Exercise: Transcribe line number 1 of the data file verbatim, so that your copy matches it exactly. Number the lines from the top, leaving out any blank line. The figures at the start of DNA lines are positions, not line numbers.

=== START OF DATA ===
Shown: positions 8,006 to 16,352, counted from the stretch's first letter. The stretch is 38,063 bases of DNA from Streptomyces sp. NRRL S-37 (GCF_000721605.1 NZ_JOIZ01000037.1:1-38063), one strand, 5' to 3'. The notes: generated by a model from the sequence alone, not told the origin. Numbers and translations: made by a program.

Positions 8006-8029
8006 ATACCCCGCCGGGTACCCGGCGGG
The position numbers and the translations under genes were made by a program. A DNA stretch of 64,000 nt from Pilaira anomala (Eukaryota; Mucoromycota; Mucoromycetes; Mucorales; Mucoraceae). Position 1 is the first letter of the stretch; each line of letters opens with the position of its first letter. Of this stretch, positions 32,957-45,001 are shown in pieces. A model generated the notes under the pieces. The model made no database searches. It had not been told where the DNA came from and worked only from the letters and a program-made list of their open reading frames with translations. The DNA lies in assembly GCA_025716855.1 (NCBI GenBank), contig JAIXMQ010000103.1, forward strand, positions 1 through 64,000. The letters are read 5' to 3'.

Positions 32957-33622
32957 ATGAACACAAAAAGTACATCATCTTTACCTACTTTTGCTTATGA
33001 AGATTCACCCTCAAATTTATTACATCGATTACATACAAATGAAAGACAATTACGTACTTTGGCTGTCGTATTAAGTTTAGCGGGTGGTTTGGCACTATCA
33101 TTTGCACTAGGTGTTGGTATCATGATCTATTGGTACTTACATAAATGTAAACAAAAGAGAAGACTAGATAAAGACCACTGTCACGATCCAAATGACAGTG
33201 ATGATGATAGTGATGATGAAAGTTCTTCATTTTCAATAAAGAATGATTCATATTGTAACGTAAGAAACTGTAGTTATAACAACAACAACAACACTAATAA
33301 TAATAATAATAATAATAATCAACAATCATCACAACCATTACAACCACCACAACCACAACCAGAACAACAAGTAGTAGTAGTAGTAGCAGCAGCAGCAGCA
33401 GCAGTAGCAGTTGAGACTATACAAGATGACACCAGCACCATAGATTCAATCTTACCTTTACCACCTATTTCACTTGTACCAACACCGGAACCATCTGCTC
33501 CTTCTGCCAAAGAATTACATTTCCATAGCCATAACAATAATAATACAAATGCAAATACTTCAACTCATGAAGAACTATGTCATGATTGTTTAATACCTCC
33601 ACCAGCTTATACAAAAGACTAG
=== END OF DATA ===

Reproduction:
Shown: positions 8,006 to 16,352, counted from the stretch's first letter. The stretch is 38,063 bases of DNA from Streptomyces sp. NRRL S-37 (GCF_000721605.1 NZ_JOIZ01000037.1:1-38063), one strand, 5' to 3'. The notes: generated by a model from the sequence alone, not told the origin. Numbers and translations: made by a program.